The competition was held at Warriewood.
Waves were large (6ft to 8ft), powerful and had a somewhat inconsistent right

Page 36

Outstanding surfer was Keith Paull who, with his crouching, weaving style and late starts, attracted enough attention to win. Second was hard competitor Ted Spencer, third Bernard Farrelly, fourth Nat Young.
In the veterans' Manly's Mal­colm Saunders ran out the winner from R. Wilson, McGuigan, Howard, Editor Bob Evans and Jack Mayes.
Hard winds and tremendous seas resulted in an obvious can­cellation of the Junior and Women's events set down for Wednesday.

Thursday saw the start of the second round of the Men's and  Veterans.
The round  was held at Palm Beach, the surf was basically a huge left wall with some odd rights.
Rides by Farrelly, Conneely and Young left spectators ecstatic.
Pin-tails were, for most surfers, essential.
My own pin is of the semi-wide tail variety and during the early events I I found it "floating."
I could not get any bite into my turns and was, predominantly out of control.
I checked the boards on the beach and for the semi-final borrowed a beautiful piece of equipment from Farrelly.
A short (8ft  10in) but raky pin, the board cut an easy track even on the bigger 10ft waves.
I had trouble with turns but I figure this is a result of inexperience with that type of board.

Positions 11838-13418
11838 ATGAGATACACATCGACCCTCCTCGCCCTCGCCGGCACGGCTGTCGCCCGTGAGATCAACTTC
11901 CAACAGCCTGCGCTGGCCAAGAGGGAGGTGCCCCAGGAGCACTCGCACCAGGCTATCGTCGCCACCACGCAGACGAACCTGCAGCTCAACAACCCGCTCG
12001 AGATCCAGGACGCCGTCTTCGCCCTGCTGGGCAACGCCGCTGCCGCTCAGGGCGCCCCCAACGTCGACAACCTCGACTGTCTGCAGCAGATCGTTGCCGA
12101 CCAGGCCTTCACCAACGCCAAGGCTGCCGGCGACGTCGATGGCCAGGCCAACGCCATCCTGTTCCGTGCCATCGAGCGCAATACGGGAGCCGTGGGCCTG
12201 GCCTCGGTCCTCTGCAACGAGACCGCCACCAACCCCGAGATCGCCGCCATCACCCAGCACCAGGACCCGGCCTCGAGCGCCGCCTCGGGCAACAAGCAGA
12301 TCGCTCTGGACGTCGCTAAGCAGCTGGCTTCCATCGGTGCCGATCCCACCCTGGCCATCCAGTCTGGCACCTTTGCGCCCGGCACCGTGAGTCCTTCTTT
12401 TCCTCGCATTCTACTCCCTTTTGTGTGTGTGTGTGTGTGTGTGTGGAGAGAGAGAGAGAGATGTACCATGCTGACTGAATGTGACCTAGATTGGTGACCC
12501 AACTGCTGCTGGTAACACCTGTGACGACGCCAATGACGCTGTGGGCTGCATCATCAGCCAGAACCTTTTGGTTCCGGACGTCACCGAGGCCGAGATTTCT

There was no lift or floating on the wave whatsoever.
Although sanity required the use of a pin-tail Nat managed to get enough vertical
climb and breathtaking drops out of his 'stubby' type gun to take his semi from hard cutting Keith Paull.
Robert Conneely, also surfing a 'stubby,' caught some big and hard running lefts.
He scooped second place in his semi behind Farrelly and ahead of Parkinson third.

Friday's events consisted of leftovers.
Senior reper-charge and final, veterans' final, women's first round semis and final, juniors' first round semis, repercharge and final.
Surf was still large but now inconsistent.
Paull and Conneely made the 3 finals from the men's reper-charge.
The 2nd men's final was held with Farrelly getting and handling a good selection of large lefts early in the event.
It looked as s though he would run out an easy winner but Paull came good with some late runs to squeeze in for first place.
Farrelly second, Spencer and Young tying for third, Conneely fifth.
Paull had nowwon two finals, putting him in a commandable position for an overall points win.
It is interesting to note that Keith came through reper-charges in both rounds to take the finals.
In both cases he was beaten in the semi­finals by Nat Young who, now, at the end of the 2nd round, was running fourth with no chance of winning and very little chance of end­ing other than where he was, fourth.

In the 1st round Junior final Wayne Lynch was.the outstanding surfer,
Page 37
Farrelly - Warriewood. [not shown]